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wundayatta's avatar

What are the politics of dance? How does that compare to the politics of music?

Asked by wundayatta (58321 points ) October 12th, 2012

I imagine some people will think, ‘What? Dance isn’t political.’ But maybe if you think a little more, you might start to see political aspects of dance. It’s pretty easy if you look at the history of dance. But see if you can figure it out yourself.

In what ways do people seek to express power through dance? How does dance help people express power? Are people even aware of what they are doing? Maybe if you compare it to music, it might be easier to see these things.

I think there are probably a myriad of ways that the arts are used to express power. I just wonder what I can learn from my fellow jellies about how they see it. Stories of specific instances where you have been influenced to take action within the community via dance or music would be very helpful. Also, if you want to define how you understand these terms, that would be good, although not fully necessary.

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6 Answers

dabbler's avatar

Pina Bausch must have had some kind of idea when she made “Politics of Noise” nearly twenty years ago. That was one of the most fascinating dance pieces I’ve ever seen.
Her writings says she was not interested in how people move but in what makes them move.
The “noise” of the piece seemed to me to be the completely disparate movements going on all over the stage.There were individuals, couples, groups… things happened and suddenly they converged and became regrouped differently.

I’m not sure how that answers your question, but it got me thinkin’ !

Here’s a blog that mentions her pokes at politics.

Shippy's avatar

“Gum Boot” Dancing was initially very popular amongst Miners in South Africa. As you are probably aware, mining is huge industry here? Because the Miners were not allowed to talk, they communicated by a dance whereupon they donned wellington boots. Attached to the boots were often bells or other paraphernalia. They would stomp their feet in a certain rythm to call out to other miners close by. Then proceed to pass a message this way. This often took the place of drumming. It was also was used in matters of protest. Today Gum Boot dancing is still very popular here, but more as a tourist attraction.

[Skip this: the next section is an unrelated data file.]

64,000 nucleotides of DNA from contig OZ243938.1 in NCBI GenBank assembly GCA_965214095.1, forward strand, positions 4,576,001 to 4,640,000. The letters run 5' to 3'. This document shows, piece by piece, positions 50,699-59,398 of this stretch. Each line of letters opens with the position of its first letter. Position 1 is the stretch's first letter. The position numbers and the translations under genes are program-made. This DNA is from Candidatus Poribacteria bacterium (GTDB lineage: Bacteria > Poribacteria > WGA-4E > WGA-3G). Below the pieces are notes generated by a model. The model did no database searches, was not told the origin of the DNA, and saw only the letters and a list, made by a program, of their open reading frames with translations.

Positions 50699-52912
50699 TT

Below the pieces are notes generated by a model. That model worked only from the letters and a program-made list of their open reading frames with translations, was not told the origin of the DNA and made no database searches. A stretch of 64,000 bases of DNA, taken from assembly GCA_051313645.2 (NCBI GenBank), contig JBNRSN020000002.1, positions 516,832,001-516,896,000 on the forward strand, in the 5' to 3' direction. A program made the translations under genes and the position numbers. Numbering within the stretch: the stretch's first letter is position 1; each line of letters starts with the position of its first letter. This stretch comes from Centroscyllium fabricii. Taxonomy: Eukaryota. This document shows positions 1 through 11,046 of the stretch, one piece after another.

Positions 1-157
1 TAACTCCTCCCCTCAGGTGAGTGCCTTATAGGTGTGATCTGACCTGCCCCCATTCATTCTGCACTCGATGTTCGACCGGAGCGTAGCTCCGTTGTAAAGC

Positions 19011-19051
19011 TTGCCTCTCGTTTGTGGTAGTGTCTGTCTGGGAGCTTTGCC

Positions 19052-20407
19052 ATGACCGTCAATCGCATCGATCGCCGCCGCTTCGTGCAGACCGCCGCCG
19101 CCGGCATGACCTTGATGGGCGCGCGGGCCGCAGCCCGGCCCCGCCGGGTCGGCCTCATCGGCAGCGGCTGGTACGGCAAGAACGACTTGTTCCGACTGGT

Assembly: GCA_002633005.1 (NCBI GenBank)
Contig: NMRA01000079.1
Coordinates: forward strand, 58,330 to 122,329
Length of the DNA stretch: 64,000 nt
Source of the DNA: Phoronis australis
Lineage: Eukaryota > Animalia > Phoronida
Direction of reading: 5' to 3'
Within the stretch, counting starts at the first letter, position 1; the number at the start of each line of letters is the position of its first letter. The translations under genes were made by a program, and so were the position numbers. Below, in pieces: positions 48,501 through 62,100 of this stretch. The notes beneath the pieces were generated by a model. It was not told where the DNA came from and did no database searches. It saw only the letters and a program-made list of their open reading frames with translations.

I am not sure what it is about this dance, but it chokes me up inside. It speaks so much of our past. Also of the beauty of rythm and passion.

dabbler's avatar

This question has me thinkin’ more (leave it to wunda to come up with a Q like that !).

If you take politics to be the dynamic of power among individuals in the public arena then it seems to me there are strong parallels in dance.
A pas-de-deux shows person to person negotiations, conflict and resolution.
Group dances often only show the power of cooperation, which is nice but far from a complete picture. Companies like Pina Bausch’s or Merce Cunningham’s that are reknown for less structured ‘forms’ often vividly demonstrate discord and isolation… and sometimes resolution and cooperation.

wundayatta's avatar

Thank you, @dabbler and @Shippy. I really appreciate the ideas you have put forth and the examples. Really helps me see more about this issue.

I’m glad I got you thinking, @dabbler. I wish more people were interested. Or would just take a shot at it, even if they aren’t all that interested.

I’d never heard of gum boot dancing before, @Shippy. Reminds me of dances in American slave history. We have so many ways to communicate, and somehow it seems like people overlook dance a lot. Perhaps they don’t realize that it can contain explicit code, or even worse, from the perspective of people tyring to control others, it is possible to create new language on the fly with dance.

The people I dance with do that all the time, but I never realized the revolutionary potential it has until you told us about the gum boot tradition.

Shippy's avatar

Here is a video of it! Gum Boot Dance

Yetanotheruser's avatar

It stands to reason that the gum boot tradition came from the drum traditions of many indigenous African societies. Some talking drums were designed to sound like speech; some can be heard as far as 20 miles!

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